Seasons of Motherhood
Post contributed by Plum Parents member Julie Vlahon, who lives in the Sacramento area and is mom to a one and four-year-old.
“I’m not myself,” a friend admitted to me while cradling her new baby. “I can’t form sentences or thoughts. What’s wrong with me?” Just days prior I had a similar conversation with another friend with a newborn sleeping snuggly in a carrier on her chest while chasing her toddler at the playground. “I’m just getting by. This is really hard.” She’s right. Those first months of a baby’s life are a tangled mixture of sweetness and struggle.
I still remember driving in the winter rain to my six-week postpartum doctor’s appointment a little blurry eyed, absolutely sleep deprived and rehearsing in my head questions to ask. It was so hard to think clearly. The doctor asked how I was doing and I was determined to keep it together. After all, this wasn’t my first rodeo. I had done this before with my daughter nearly three years prior and in almost every way she was a harder baby. A complicated birth, breastfeeding issues, her painful reflux and my husband and I were so naive to the whole parenting thing. This time we were experienced, my son’s birth was uncomplicated and he was already much easier to calm and feed. I was happy to report that I was just fine.
When the doctor asked how I was sleeping I said matter-of-factly that the baby woke every two hours, sometimes three and no, I wasn’t sleeping during the day. I had an active toddler who was craving attention much more now that she was sharing her mom with another little person. I started to cry. I didn’t mean to or want to, but the tears wouldn’t stop. He told me I was severely sleep deprived and needed to find a way to get a four-hour stretch each night. Why can’t I just tough this out? This should be easier the second time around, right? It wasn’t. It wasn’t necessarily harder either. It was challenging in an entirely new way. I wasn’t second-guessing my every decision like I did the first time, however, I was struggling more than ever to find a balance between my baby’s needs, my toddler’s needs, husband’s and my own. In those early weeks, my daughter was getting too much screen time, not enough home cooked food, and the best way to describe it would be that we were in survival mode. That’s when Plum Organics came in – their food became part of every meal, snack time and in-between. It means everything to know I don’t have to compromise giving my little ones nutritious and organic goodness, even on the most chaotic of days.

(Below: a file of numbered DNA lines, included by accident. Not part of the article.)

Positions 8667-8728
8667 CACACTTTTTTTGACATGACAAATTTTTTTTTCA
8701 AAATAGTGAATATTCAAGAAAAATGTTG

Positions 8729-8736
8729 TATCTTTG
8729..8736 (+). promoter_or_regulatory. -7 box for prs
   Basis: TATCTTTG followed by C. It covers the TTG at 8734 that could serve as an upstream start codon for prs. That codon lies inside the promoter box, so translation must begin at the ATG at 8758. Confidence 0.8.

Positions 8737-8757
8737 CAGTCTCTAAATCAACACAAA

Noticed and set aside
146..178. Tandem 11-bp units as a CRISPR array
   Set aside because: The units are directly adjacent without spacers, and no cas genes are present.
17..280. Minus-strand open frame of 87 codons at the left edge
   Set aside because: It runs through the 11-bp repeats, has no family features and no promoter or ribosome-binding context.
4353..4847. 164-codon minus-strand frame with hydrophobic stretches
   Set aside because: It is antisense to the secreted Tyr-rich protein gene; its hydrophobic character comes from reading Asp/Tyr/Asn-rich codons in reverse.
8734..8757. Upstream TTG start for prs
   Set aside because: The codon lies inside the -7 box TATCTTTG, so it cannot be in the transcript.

The spring brought us out of the so-called “fourth trimester” and with it, I started to see new life in myself and my baby. My husband and I developed a loose schedule with the swapping of responsibilities that gave me breaks and time to sleep. I learned how to accept help when friends and family offered. Thankfully baby started sleeping longer stretches, developing a little personality, and my daughter was getting used to having a brother around.
By summer we were venturing out more as a family. A long road trip for a weekend at the beach, outdoor fun by the pool, we weren’t all fully sleeping through the night, but we had made big strides. Plus, I felt like superwoman on six consecutive hours of sleep.
Fall brought my daughter’s first day of preschool which gave me solo time with my baby boy who was nearing his first year. It brought excursions to the pumpkin patch, trick-or-treating and a big first birthday celebration. I finally felt like the fog had lifted!
If there’s anything I’ve learned from motherhood is that there are seasons of it. It’s what I remind my mom friends, and often myself when parenting gets hard. The thing about seasons is that they change, just like these little people we get to call our own babies. So, in the long winters, it’s ok that the house is a mess and they watched five Daniel the Tiger episodes today. It’s ok to say no to signing them up for more activities and yes to more intentional family time together. You’ll be ok and they’ll be ok because this isn’t forever. There really is sweetness in those seasons of struggle and Spring is a just around the corner.